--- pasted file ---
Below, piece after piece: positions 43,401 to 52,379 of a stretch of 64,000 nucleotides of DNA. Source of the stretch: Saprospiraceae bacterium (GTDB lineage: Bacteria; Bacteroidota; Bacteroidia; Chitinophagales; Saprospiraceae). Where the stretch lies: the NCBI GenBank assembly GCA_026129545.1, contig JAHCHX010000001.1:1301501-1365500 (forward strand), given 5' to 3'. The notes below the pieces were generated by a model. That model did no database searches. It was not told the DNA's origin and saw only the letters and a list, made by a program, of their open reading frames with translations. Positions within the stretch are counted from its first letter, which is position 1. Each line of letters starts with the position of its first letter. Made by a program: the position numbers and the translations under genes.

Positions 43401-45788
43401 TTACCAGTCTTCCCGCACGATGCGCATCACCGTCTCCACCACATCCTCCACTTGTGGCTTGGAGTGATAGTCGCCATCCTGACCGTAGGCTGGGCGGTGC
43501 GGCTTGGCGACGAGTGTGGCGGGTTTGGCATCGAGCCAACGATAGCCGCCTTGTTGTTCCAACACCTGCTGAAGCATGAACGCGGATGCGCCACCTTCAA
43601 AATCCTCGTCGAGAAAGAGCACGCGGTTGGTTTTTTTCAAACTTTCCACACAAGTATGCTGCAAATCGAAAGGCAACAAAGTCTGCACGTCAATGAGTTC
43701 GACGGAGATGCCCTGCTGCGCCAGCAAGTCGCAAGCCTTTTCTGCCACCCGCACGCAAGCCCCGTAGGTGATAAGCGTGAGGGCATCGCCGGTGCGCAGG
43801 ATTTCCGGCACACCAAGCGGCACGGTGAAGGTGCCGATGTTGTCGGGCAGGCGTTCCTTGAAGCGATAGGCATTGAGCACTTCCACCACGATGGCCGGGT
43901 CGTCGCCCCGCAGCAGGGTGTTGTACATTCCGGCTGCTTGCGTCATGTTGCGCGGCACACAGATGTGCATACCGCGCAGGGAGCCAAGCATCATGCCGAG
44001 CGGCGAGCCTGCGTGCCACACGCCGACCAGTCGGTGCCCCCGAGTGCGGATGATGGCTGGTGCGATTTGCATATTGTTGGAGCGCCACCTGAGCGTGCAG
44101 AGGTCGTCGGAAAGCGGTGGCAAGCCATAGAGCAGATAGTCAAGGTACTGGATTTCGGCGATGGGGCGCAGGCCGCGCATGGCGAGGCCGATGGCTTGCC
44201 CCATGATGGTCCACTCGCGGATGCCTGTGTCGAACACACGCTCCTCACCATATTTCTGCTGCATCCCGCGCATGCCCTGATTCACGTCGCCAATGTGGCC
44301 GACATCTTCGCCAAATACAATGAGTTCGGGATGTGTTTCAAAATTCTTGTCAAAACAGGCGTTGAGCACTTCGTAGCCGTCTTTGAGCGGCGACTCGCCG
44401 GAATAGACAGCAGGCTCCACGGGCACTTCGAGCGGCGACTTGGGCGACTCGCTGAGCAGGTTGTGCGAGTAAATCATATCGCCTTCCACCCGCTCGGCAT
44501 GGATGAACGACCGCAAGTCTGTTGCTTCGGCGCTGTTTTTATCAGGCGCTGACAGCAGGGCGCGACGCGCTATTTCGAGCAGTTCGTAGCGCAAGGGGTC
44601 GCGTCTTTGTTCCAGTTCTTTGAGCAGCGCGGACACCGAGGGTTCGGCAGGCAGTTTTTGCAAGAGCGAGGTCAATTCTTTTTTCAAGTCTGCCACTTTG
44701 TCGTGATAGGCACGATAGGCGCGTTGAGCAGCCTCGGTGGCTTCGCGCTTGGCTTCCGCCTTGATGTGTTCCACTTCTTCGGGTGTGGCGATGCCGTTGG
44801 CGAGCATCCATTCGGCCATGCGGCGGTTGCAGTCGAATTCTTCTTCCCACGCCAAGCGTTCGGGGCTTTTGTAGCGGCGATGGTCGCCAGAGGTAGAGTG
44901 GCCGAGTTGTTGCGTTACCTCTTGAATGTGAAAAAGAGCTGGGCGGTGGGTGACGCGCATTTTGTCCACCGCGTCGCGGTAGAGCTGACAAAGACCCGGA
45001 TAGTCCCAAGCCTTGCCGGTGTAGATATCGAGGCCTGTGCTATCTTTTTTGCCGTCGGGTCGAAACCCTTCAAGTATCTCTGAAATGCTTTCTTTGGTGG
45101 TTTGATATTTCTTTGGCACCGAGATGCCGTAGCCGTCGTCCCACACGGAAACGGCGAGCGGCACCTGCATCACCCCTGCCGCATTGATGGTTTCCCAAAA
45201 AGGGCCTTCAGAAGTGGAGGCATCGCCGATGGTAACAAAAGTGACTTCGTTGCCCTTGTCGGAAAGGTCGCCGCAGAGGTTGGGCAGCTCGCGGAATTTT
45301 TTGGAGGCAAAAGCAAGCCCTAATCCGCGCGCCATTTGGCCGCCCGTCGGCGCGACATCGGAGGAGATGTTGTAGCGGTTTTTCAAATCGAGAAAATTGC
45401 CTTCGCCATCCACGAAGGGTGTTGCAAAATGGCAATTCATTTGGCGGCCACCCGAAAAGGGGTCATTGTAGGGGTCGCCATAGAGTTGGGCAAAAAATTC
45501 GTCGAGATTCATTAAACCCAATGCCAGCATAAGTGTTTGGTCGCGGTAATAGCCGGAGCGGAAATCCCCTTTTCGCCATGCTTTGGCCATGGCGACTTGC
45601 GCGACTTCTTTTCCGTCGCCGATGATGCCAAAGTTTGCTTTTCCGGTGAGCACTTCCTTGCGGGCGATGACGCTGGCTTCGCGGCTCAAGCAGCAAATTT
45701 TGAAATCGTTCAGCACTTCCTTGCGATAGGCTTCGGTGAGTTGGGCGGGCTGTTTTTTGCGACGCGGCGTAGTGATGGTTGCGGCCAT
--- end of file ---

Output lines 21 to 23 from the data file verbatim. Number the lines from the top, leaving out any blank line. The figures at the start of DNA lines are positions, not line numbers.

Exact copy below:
45201 AGGGCCTTCAGAAGTGGAGGCATCGCCGATGGTAACAAAAGTGACTTCGTTGCCCTTGTCGGAAAGGTCGCCGCAGAGGTTGGGCAGCTCGCGGAATTTT
45301 TTGGAGGCAAAAGCAAGCCCTAATCCGCGCGCCATTTGGCCGCCCGTCGGCGCGACATCGGAGGAGATGTTGTAGCGGTTTTTCAAATCGAGAAAATTGC
45401 CTTCGCCATCCACGAAGGGTGTTGCAAAATGGCAATTCATTTGGCGGCCACCCGAAAAGGGGTCATTGTAGGGGTCGCCATAGAGTTGGGCAAAAAATTC